This article is the fourth in a series of articles exploring the future of social advertising.
The last post presented the notion of branded content as “the next big thing in social media” and put forward the proposition that brands are better off looking at engaging directly with consumers over branded content on the major social networking sites than creating standalone social media sites if they are promoting new products or services.
In this post, I expand on the potential pitfalls involved with engaging directly with consumers online using social advertising.
I’d like to take this opportunity to say that this is an evolving series of articles and that we welcome reader input in all forms; through comments at the end of each article or via our online contact form. Get involved.
First, it is worth noting that whilst I have been referring to social advertising in previous posts/articles, I am actually referring to the growing trend of ‘advertising using social media’. Did I just say “the growing trend of ‘advertising using social media’”?
I can sense that sceptical eyebrow, arched to precision and delivered over the internets, right here in Manchester, UK.
Yes, I am referring to “the growing trend of ‘advertising using social media’”.
I am specifically referring to a growing realisation that marketers are indeed taking social media advertising seriously. Check out this fascinating conference being held in London in early 2008 and organised by a major UK conference organiser:
UPDATE: Details for the 2008 conference are no longer available. Here’s info on the 2009 conference.
The blurb for some of the speaker panels:
Blogging: PR Dream Or PR Nightmare? Determine The Potentials And Pitfalls Of Blogs
“Can you involve your product in the consumer conversations that blogs enable while keeping track of your commentators as the blogosphere continues to grow in size?
Can you use blogs as an early warning mechanism and counter any negativity at its source, or will a loss of control leave you too open to criticism?
Can you increase transparency and foster trust through blogging or will a lack of factual accuracy coupled with journalists’ responsibilities lead to misinformation?”
Monologue Has Given Way To Dialogue: What Is Social Networking And How Can You Use It In Your PR Campaigns?
“Facebook, Second Life, Bebo: how can social networking bring you closer to your consumers?
Modernise your PR approach: integrate social networking into your overall strategy and place your brand at the forefront of new technology.
Clarify audience demographics: learn about your audience to ensure precision targeting and generate useful feedback.
Getting the mix right: reveal what works and what doesn’t to ensure that you are spending your PR budget in the right way to secure the highest return on your time and investment.”
Confirmed speakers: representatives from MySpace, Bebo, Dell, Walt Disney and more.
As you can see, it is scheduled for late January 2008, and no, I have not been paid a penny to promote or endorse it in any way.
I am not sure I will be attending either, we found out about it too late in the budgeting scheme of things.
I am highlighting it here just to make you aware that social media campaigns are definitely being considered by major and active brand advertisers in the UK.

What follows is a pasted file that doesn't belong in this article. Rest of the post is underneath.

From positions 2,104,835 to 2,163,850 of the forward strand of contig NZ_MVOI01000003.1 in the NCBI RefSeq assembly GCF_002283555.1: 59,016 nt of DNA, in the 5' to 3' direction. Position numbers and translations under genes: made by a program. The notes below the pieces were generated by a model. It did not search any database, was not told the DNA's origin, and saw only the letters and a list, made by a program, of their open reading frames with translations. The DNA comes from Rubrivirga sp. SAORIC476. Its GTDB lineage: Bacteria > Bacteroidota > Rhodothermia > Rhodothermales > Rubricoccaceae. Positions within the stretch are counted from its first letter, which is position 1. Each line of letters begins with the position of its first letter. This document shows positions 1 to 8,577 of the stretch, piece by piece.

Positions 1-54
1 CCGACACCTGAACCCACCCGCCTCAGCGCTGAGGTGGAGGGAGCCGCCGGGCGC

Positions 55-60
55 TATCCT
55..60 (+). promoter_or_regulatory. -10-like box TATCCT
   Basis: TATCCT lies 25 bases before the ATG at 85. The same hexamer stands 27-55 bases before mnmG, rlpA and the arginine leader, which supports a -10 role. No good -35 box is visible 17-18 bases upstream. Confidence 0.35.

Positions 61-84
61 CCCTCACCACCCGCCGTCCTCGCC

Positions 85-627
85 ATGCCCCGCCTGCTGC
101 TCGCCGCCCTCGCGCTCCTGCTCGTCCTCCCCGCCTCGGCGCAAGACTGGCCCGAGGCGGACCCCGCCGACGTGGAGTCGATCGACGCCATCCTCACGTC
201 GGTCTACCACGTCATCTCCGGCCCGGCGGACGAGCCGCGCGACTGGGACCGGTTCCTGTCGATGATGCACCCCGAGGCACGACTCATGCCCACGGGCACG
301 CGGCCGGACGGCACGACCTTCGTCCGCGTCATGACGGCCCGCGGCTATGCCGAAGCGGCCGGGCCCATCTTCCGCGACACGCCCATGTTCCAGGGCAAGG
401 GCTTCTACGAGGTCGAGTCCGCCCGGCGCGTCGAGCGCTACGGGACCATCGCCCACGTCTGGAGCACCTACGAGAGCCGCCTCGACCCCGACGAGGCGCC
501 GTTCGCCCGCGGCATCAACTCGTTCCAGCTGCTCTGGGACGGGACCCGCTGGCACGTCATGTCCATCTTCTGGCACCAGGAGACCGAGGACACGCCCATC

Now, onto the potential pitfalls.
The thing with social media is that you are damned if you do (it) and damned if you don’t.
The power afforded the average consumer to promote or denigrate your brand online is undeniable and is only going to increase with the inevitable march towards ubiquitous, high speed broadband internet access around the world. Look out for wireless access via smartphones like Apple’s iPhone to significantly magnify this trend.
A cautionary word to Brand Advertisers:
“Information about your brand and about your product or service is going to be passed around online using electronic ‘word-of-mouse’, fuelled by the average consumer’s growing obsession with connecting and communicating with others online.
Get used to it.”
The unfortunate thing is that news travel fast and bad news travel faster.
That enthusiastic customer advocating your brand to a handful of friends on his blog can just as easily trash it mercilessly in the un-moderated, anything goes, environment of Facebook (or MySpace or Bebo or any other social networking site).
The problem is illustrated with Canadian brewer Molson’s recent decision to pull a Facebook promotion after complaints that they promote binge drinking. They ran a photo contest targeting 19-24 year old college students on Facebook, if you haven’t heard by now. Molson Coors is the third-largest U.S. brewer behind Anheuser-Busch Cos. and SABMiller Plc. (Thanks to the Marketing Pilgrim blog for incredibly detailed insights on this).
Now, the campaign, based largely around encouraging students to post pictures of themselves out drinking with their friends on Facebook in order to win an all-expenses paid trip to Cancun, Mexico, is arguably ‘lame’ as our North American readers might put it. That’s what a commenter called ‘C C from Canada‘ thinks anyway.
And, you could argue that the decision to pull it now is a classic case of bad publicity being better than none and you would be agreeing with a ‘Jason Young from digital identityville, Canada’ but the fact remains:
The company pulled the campaign on Friday afternoon, a week earlier than planned, largely because of published criticism and complaints it received from university administrators and student groups.